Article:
Studying abroad is a fantastic opportunity; not just to learn new academic knowledge and to acquire qualifications, but also to experience new cultures and grow as a person.
One of the great joys of travel is to learn about the differences between your country of origin and the country in which you're staying – whether it's in terms of language, social interactions, food, music, or entertainment. However, it can also be isolating and difficult to move to a new country, especially if you don't know anybody there. So today we're offering some tips on how to make new friends and to have a healthy social life while you're studying abroad. Learning is obviously your main driving force when studying abroad, but it's important that you have fun and have a good social experience too!
Making friends at your university or institution
One of the best places to start getting to know people is at your university or institution. It's very likely that there are other students on your course who have also just moved to the area, and may not know many people either. Ask around if there are any social events planned for your course – a welcome party or a trip to a bar, for example – and if not, organise one yourself. This doesn't have to be a lot of work: just let people know that you're holding a welcome event at a nearby location and it's likely plenty of other people from your course will want to attend. Once you're at such an event, it's easy to find topics that you can discuss with everyone – where do they come from, what's their academic background, what do they think of the course so far, and so on. It's also worth looking for university events beyond your specific course. Some universities hold events specifically for new international students, or social mixer events for all new students in the institution.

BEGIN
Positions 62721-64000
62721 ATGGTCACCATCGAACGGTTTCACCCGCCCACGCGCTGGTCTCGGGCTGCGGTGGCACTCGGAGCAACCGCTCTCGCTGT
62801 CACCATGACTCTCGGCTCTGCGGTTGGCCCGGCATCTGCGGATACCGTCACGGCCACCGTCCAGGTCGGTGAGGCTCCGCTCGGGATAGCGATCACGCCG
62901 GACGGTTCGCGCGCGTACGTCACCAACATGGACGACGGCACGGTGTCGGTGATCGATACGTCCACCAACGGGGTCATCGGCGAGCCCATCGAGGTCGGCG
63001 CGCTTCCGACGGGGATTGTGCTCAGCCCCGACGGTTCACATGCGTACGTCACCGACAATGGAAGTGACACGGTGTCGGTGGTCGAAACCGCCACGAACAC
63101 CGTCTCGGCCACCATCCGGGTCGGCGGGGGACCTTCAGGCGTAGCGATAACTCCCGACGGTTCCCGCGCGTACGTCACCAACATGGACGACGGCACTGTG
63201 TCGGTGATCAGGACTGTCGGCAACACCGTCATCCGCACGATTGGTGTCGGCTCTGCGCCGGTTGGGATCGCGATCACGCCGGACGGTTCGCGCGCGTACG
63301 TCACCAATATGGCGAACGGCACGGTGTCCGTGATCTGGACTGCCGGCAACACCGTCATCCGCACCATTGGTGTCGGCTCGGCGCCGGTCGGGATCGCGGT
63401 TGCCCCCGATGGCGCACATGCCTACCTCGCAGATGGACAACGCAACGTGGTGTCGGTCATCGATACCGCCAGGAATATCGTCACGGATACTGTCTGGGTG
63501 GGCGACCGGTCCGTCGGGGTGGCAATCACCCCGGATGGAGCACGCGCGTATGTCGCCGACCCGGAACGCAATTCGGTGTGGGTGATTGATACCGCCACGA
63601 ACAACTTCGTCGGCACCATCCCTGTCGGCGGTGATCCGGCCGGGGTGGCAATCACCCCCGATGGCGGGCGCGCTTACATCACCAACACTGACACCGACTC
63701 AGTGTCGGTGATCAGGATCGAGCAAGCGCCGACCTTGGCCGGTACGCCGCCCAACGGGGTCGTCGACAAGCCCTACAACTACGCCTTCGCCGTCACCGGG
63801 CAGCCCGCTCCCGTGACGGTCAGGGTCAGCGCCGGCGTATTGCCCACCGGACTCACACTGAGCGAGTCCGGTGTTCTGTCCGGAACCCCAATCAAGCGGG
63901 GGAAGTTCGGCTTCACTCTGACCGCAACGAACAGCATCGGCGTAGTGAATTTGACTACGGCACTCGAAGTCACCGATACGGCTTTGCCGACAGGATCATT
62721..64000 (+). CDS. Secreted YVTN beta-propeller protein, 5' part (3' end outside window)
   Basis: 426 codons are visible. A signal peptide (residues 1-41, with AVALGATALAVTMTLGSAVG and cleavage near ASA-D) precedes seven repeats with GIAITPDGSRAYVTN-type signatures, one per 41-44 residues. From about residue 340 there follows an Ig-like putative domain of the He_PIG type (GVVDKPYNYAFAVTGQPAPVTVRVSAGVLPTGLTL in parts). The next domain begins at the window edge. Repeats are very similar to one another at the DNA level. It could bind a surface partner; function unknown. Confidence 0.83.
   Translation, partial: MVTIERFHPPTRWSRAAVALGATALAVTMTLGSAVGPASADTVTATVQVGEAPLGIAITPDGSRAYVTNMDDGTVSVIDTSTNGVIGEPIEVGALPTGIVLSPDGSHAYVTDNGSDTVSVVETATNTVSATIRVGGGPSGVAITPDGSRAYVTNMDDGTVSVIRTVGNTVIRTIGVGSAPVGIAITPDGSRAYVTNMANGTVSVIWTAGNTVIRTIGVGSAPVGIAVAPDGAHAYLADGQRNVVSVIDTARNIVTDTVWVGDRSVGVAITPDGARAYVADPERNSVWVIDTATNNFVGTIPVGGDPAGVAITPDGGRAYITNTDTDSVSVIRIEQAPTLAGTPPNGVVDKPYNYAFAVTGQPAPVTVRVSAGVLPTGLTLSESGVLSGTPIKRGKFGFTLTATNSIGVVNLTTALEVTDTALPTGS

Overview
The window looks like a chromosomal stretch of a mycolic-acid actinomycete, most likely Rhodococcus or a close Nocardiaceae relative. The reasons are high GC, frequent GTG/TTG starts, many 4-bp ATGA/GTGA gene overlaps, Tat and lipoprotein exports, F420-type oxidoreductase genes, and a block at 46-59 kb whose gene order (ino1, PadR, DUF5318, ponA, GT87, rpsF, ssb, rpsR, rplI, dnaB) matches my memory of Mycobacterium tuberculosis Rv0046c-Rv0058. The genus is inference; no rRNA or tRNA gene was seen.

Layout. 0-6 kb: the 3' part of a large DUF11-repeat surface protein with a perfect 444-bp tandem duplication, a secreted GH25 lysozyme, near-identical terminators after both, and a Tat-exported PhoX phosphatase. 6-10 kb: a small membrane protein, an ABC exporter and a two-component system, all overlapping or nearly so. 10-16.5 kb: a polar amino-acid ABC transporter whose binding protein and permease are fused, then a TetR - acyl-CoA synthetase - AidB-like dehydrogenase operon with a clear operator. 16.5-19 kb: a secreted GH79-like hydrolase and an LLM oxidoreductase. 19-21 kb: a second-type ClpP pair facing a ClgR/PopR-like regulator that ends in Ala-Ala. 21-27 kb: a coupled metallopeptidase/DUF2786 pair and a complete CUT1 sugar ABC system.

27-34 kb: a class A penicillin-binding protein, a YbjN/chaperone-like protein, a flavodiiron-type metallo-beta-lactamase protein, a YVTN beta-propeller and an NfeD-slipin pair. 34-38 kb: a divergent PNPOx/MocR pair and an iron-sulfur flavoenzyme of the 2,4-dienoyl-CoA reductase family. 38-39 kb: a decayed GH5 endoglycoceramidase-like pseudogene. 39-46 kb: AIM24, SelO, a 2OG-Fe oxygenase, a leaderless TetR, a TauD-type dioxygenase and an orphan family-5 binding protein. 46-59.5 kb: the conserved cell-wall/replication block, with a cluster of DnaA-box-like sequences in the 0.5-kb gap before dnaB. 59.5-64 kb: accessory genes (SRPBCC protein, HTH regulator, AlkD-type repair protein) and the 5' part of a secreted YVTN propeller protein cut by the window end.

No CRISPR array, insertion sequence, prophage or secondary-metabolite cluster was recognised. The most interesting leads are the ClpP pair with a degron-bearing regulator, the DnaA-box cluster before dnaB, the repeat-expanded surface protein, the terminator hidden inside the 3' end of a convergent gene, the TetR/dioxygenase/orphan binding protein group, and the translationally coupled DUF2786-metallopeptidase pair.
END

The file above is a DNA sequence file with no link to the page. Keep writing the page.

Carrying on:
It's nice to have some company when you move to a new location, so many international students opt to live in shared accommodation for the first weeks or months of their stay abroad. Either in university accommodation specifically for international students, or a private house that you share with housemates, this is a great way to get to know new people. Cooking and eating a meal together once a week can be a great bonding experience, and you can try out the favourite dishes and local specialities of your new housemates.
Hobbies and clubs
Another great way to meet new people is to seek out those who share interests or hobbies with you. Whether you're interested in sport, dance, music, cooking, arts and crafts, tabletop games, or something else, there's bound to be a local or university club which you can attend to meet people with similar interests. It's good if these meetings are regular – say, once a week on the same day – so that you can get to know other club members over time, and to give some structure to your week. Don't be put off if you're not terribly skilled at the hobby in question – it's perfectly ok to attend a pottery club even if you're not a great potter! Lots of more experienced people will be able to give you guidance if you want, and asking someone to teach you or help you with something can be a good way to make a personal connection and get to know them a little better.
A final tip
One great tip to push you out of your comfort zone and to encourage you to meet new people is to say yes to every event that you're invited to for the first few weeks or months that you're in your new country. Even if the event is something you wouldn't normally be interested in, or if it's with people who you don't know, push yourself to say yes and try new things. This can lead to some great unexpected experiences, and you might even find that you enjoy some things that you hadn't thought of as fun before.
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